The first time I saw the 2015 Ford F-150 up close, I almost mistook its gleaming front clip for the gable end of a barn. OK, not really, but it looked huge—even if that's not unusual among its massive-grilled contemporaries. Closer in, particularly when I sat in the driver's seat for the first time, I felt a like a small child sitting in a large adult's favorite rocking chair. As on its exterior, the interior appointments were a chunky celebration of sheer bigness.
Everyone has their own perspective on this current trend of exaggerated hugeness in trucks, and I must admit that I'm not a huge fan. But once I'd acclimated to my big & tall-sized surroundings, there was enough about the truck to like that I could overlook my initial aversion to its proportions. In my opinion, this is the best of American largesse boiled down into a pickup truck. Forget about the finned cruisers of the '50s and the monstrous land yachts of the decades that came after. The F-150 is the comfort machine of the new age.
Part of its ascendance from past years' ideals of comfort and luxury seem to lie in a cultural shift of late toward practicality. This beast of a truck may be big and comfortable like the behemoth sedans of the post-war years, and most people probably don't need the utility afforded by the pickup truck bed. But when you combine the F-150's cushy ride with the handy pickup platform, then throw in the coup de grace—Ford's new turbocharged 2.7-liter V6—it begins to make sense.
As someone who has owned a few traditional pickups—the V-8-powered 5,000-pound monsters that still ply American roadways in significant number—I can tell you that having a truck is great. If you got along without one before, you're likely to become one of the people who sing pickup praises once you take one home for the first time. The only problem, in the past, was that going any distance in a vehicle that would reliably turn in fuel economy numbers in the 13-to-16 mpg range added a dismal cost factor to whatever it is you were doing.
Not so with the 2.7-liter F-150, which will reliably get 24 mpg on New England's hilly stretches of highway, even at speeds approaching 80 miles per hour. An extra 1,000 pounds of tools and inefficient old-school small block Chevrolet engine parts loaded into the bed didn't seem to change anything either. Fuel economy and ride quality were unflinching.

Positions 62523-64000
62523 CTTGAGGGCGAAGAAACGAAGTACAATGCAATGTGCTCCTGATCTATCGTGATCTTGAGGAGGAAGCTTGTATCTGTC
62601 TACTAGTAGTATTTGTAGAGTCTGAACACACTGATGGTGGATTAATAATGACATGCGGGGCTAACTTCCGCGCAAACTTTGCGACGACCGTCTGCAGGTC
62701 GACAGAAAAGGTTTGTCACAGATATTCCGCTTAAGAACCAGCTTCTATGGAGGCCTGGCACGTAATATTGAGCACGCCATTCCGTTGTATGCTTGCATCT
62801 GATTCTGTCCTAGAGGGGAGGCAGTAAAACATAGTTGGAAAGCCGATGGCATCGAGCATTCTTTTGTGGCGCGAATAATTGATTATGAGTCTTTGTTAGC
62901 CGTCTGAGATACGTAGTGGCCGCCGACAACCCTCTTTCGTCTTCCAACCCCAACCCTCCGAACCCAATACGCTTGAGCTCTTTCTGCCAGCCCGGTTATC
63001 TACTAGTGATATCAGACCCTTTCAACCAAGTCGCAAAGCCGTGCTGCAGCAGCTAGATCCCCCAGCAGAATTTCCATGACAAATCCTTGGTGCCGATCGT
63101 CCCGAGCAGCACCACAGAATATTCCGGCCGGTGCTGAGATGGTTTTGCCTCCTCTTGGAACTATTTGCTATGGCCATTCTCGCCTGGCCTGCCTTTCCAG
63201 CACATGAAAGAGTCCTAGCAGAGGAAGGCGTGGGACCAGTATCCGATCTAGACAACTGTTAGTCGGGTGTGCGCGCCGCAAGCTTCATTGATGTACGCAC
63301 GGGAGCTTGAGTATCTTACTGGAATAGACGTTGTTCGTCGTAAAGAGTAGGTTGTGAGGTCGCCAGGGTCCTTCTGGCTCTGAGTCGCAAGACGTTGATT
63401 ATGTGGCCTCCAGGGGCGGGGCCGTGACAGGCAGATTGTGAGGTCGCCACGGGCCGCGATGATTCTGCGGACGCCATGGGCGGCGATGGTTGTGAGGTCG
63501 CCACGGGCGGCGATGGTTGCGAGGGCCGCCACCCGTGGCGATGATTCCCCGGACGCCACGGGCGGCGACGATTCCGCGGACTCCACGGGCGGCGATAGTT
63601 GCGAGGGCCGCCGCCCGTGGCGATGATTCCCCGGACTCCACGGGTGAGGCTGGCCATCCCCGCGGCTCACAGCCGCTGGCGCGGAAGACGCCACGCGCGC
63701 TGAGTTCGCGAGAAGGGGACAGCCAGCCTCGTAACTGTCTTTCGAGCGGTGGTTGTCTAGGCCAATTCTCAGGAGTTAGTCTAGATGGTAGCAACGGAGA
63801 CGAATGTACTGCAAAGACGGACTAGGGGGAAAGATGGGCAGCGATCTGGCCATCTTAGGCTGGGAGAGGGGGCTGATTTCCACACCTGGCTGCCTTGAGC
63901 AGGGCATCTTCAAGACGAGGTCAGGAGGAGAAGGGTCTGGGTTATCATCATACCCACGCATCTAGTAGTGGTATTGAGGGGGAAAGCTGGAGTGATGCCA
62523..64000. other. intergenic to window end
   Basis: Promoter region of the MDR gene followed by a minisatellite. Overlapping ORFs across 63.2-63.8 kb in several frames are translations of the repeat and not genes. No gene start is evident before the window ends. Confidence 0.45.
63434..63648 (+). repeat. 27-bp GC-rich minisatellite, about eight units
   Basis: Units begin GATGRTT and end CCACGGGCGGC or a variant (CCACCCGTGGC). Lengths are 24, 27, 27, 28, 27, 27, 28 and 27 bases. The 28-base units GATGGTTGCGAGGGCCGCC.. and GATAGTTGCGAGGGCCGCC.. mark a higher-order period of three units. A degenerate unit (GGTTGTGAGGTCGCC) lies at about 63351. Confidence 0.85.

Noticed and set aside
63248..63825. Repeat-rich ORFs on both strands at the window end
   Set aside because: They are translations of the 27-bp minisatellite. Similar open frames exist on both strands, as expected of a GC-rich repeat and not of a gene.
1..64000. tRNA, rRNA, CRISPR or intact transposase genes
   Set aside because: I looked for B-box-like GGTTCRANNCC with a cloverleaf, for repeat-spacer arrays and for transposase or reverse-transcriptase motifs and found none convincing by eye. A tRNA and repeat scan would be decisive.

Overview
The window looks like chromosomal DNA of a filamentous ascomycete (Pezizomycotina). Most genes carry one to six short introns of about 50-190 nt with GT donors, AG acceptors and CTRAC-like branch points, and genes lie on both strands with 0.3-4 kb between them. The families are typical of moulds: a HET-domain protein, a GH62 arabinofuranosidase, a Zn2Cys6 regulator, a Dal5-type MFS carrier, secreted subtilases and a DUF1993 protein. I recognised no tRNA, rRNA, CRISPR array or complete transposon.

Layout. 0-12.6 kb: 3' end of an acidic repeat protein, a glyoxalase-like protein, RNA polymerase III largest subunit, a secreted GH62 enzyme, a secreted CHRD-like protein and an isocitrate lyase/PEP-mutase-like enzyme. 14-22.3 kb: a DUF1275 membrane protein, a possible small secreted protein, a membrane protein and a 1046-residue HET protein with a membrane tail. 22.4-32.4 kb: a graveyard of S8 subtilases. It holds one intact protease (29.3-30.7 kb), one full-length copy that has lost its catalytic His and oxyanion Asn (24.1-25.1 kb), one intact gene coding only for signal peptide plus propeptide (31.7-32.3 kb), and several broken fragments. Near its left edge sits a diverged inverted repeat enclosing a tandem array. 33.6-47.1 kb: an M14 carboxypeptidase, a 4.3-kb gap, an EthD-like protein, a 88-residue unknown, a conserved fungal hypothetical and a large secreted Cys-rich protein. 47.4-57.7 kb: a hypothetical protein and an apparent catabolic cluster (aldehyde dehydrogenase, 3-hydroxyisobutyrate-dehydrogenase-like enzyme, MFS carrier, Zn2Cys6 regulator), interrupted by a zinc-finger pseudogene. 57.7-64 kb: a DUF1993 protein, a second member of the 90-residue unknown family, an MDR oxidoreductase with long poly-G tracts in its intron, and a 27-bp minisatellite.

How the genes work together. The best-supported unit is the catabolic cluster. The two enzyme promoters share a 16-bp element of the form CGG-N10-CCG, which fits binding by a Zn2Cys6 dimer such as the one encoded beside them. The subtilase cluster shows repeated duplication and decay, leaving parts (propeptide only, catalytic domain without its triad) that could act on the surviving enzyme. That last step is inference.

The 2.7 occupies a unique space in the lineup of engines available in Ford pickups. I've driven all of them, and the standard, naturally-aspirated 3.5-liter V6 works fine. But it's as uninspiring as you'd expect an entry-level truck engine to be. The V-8 and top-of-the-line Ecoboost V-6 versions are great, but they're expensive upgrades. The 2.7, on the other hand, is a very capable engine that only adds $795 to the truck's price (unless you end up tacking on a bunch of other upgrades, which is likely if that's what happens to be on the dealer's lot).
While I've always appreciated trucks with bench seats and open floor plans, so to speak, the blocky center console Ford has made available in the F-150 is truly useful. Not only was it able to swallow everything from cameras and tools to hanging file folders, it also made a decent flat desk space in a pinch. As a matter of fact, if you have work to do, you never really have to leave the F-150. It has more office worker-oriented cubby holes than a plastic desk organizer. The windows are tinted, so even when people stop to gawk at its gleaming chrome wheels, they won't even know you're there typing away (I know that because it happened). And yes, technically, you can actually get one with vinyl bench seats front and rear.
On the highway, the F-150 floats along like the Cadillacs of old; well, until the road's surface turns rough, then it sort of reminds you that it's a truck. But cruising above 70 mph feels as secure as it does comfortable. Acceleration is brisk, and there's no noticeable turbo lag. The 2.7 gave off the impression that it was an honest-to-goodness jack of all trades.
The infotainment system functioned well enough, but Ford still has some unfinished homework in that subject. The configuration of its controls isn't intuitive (to me, mind you, which is by no means everyone), and the system did weird things like turn the audiobook recording playing through my phone into the stereo system into an actual phone call without warning now and again. The AM radio voice effect was kind of neat, but I would have preferred if things just worked the way they were designed to.
At nearly $45,000, this particular F-150 was a little rich for my blood. I felt that it could have done without the $1,700 "chrome appearance package." Another equipment group included a rear-view camera I'd say is indispensable in a vehicle this tall, but I personally might go for an aftermarket unit to avoid its $2150 price tag. Strip down enough options—including four-wheel drive, unfortunately—and you can still have this great driving, turbo 2.7-powered Supercab truck for just over 32 grand. It won't have any chrome on it, but truck aficionados might still gawk at it while it's new. Regardless, you'll be able to carry 1,700 pounds of stuff in the back or a 7,600-pound trailer with it, so what do you care what they think?
By the numbers: 2015 Ford F-150 XLT 2.7
MSRP: $44,980 (as tested, includes $1,195 destination charge)
Power and drive wheels: 2.7-liter, 325-horsepower turbocharged V6; rear-wheel drive with selectable four-wheel drive
Transmission: 6-speed automatic
EPA fuel economy: 18/23 city/highway mpg
Safety: IIHS has not yet published results for the 2015 model.
In showrooms: Now